My PhD, examined by Richard Dyer and Peter Martin, explored the use and representation of jazz in film noir. The thesis set out my interest in the way meaning (particularly ideological notions of race and gender) is created in music and how film takes account of and contributes to that process. This interest in the audio-visual relationship is now at the heart of my work.
As well as film music, my research interests include film noir, literary adaptations, non-naturalistic cinema/television and the fantastic on screen. I'd be delighted to supervise research in these areas and am always happy to discuss possible topics (even if not from the above list!) in person or via telephone/email.
Ever since the first School of Sound in 1998 and the inspirational presentations of Simon Fisher Turner and Peter Kubelka (among many others), I've been committed to the possibilities of juxtaposing sound with image (although my fascination stems from the magical credit Special Sound - Dick Mills and the BBC Radiophonic Workshop!). That commitment to sound has encouraged me to combine practice-based research with my more conventional academic work.
In 1998, I collaborated with the acclaimed composer David Shea on a speech and sound piece titled The Voice (the score is now available on John Zorn's Tzadik label). I collaborated with the celebrated jazz musician and composer, John Surman, on The Cairn, open to the public as an audio-visual installation in 2005. At the heart of this practice is a desire to create work that challenges the sensory hierarchy of contemporary Western culture and its privileging of sight over the other senses.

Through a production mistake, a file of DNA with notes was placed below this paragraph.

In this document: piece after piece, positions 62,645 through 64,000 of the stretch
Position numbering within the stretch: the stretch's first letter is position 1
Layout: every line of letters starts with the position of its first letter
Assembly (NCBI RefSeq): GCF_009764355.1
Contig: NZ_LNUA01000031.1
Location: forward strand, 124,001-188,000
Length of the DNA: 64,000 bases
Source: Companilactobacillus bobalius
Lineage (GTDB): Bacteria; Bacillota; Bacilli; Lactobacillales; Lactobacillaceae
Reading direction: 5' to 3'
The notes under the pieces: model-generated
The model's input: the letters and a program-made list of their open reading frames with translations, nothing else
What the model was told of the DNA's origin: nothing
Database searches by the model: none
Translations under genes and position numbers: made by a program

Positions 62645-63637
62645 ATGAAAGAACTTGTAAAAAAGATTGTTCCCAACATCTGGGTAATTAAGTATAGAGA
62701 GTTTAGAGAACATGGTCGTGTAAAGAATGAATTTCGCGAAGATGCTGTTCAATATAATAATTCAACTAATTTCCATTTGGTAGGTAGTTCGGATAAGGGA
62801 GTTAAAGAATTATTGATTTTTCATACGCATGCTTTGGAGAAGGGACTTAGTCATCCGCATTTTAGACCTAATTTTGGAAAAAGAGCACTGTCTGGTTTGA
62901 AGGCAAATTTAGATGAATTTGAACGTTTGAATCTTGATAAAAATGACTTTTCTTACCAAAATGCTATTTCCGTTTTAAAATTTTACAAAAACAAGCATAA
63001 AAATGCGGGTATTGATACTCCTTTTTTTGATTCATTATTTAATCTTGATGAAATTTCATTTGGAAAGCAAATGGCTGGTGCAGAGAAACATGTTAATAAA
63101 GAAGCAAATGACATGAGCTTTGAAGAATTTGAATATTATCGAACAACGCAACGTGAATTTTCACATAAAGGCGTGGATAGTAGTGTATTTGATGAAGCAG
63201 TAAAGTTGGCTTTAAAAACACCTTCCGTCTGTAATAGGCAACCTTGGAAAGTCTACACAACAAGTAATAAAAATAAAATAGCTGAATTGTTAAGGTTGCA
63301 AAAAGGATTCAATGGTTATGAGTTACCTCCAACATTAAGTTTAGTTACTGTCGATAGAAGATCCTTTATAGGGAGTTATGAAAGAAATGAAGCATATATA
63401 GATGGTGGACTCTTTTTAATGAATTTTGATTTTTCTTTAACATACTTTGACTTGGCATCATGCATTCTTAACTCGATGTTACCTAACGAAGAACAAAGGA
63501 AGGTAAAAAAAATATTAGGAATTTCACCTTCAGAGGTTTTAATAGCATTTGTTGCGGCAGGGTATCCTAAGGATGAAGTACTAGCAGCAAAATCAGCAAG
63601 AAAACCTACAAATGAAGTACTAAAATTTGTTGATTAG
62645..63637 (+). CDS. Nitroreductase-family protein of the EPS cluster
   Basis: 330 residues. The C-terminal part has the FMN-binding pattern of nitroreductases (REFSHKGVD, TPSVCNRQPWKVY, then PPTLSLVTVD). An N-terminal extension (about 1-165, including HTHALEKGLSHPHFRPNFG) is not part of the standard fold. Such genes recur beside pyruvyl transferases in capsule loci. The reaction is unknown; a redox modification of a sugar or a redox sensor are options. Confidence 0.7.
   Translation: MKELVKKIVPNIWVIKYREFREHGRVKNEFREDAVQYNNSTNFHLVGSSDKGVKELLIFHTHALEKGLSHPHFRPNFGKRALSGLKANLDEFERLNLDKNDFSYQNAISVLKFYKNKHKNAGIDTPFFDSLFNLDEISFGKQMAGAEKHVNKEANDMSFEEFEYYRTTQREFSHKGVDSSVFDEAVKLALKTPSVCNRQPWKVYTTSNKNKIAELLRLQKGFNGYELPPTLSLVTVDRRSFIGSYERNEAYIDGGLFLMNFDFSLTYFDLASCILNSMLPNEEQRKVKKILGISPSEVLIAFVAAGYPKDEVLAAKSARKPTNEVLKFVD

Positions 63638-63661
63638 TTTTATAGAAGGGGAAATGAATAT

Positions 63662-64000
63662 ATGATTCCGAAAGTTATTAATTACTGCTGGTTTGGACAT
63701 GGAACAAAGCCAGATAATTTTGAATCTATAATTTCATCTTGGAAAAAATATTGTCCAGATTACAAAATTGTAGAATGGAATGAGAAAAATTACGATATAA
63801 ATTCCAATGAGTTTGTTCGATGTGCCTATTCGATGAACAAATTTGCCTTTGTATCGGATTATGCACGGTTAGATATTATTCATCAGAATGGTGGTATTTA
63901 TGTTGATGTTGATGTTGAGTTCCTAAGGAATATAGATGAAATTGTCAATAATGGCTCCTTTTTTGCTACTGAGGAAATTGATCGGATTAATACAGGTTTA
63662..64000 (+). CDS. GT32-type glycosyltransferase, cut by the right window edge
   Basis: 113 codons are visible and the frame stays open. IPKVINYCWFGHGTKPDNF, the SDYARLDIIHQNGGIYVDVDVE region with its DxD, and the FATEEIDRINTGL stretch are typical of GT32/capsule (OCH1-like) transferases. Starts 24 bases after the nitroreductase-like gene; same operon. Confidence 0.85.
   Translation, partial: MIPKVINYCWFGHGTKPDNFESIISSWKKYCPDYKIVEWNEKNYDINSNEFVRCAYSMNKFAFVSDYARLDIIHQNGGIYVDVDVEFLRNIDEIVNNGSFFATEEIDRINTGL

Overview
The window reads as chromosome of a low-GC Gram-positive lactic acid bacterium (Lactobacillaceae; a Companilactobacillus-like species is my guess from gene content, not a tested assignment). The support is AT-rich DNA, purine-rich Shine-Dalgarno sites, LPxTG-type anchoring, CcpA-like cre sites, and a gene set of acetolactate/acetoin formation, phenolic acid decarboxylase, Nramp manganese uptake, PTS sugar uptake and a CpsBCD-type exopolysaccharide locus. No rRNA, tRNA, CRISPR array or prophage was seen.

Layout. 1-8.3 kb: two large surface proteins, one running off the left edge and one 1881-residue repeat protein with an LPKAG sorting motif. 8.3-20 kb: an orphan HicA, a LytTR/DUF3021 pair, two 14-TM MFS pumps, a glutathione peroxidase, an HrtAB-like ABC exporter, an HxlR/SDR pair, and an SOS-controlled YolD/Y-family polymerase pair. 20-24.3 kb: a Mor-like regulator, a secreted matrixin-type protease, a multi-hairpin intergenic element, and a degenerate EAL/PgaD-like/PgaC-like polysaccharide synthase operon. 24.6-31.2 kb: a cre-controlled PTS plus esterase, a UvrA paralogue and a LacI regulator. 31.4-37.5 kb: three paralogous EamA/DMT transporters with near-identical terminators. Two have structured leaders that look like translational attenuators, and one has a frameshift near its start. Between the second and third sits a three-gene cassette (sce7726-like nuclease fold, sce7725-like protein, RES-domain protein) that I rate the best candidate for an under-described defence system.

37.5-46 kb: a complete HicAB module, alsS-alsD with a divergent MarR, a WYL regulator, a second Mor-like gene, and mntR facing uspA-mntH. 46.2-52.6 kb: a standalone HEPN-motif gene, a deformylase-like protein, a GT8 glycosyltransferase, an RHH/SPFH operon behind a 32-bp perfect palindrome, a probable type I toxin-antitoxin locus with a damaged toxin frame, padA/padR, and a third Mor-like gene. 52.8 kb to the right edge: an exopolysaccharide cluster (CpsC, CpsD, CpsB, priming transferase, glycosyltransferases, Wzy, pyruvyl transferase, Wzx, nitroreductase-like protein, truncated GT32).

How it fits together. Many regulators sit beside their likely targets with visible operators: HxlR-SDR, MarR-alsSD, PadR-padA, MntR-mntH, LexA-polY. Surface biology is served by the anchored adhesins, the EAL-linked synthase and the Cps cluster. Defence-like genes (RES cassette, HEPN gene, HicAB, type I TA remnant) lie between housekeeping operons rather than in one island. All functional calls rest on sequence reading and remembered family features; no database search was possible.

All of my projects are shaped by my research and the inspiration I've gained from my students. I've carried that creativity into my academic work and am keen to encourage practical work on my courses that is informed (I hope!) by an enhanced historical and critical awareness.
Current research projects
My recent research has focused on multiculturalism in contemporary science fiction television music and the portrayal of Cumbria and the Lake District on screen.
Running alongside is a long-term project on the life and work of Delia Derbyshire (1937-2001), one of the most significant and influential figures in British electronic music who worked across film, television, theatre and radio. In 2007, the Centre for Screen Studies and the NOVARS Electroacoustic Research Centre were honoured to acquire Derbyshire's tape and written archive, as a generous loan from the composer Mark Ayres on behalf of the Derbyshire Estate. The collection has grown to include items from Derbyshire's childhood, including her schoolwork, and the Delia Derbyshire Archive is now accessible to researchers and the wider public at the John Rylands Library, Deansgate.
Since 2015, I have been the Chair and one of the founder members of the music education charity Delia Derbyshire Day, which aims to grow awareness and understanding of Delia Derbyshire and British electronic music more broadly as well as providing opportunities for emerging artists, commissions for new work and outreach activities with schools, colleges and families.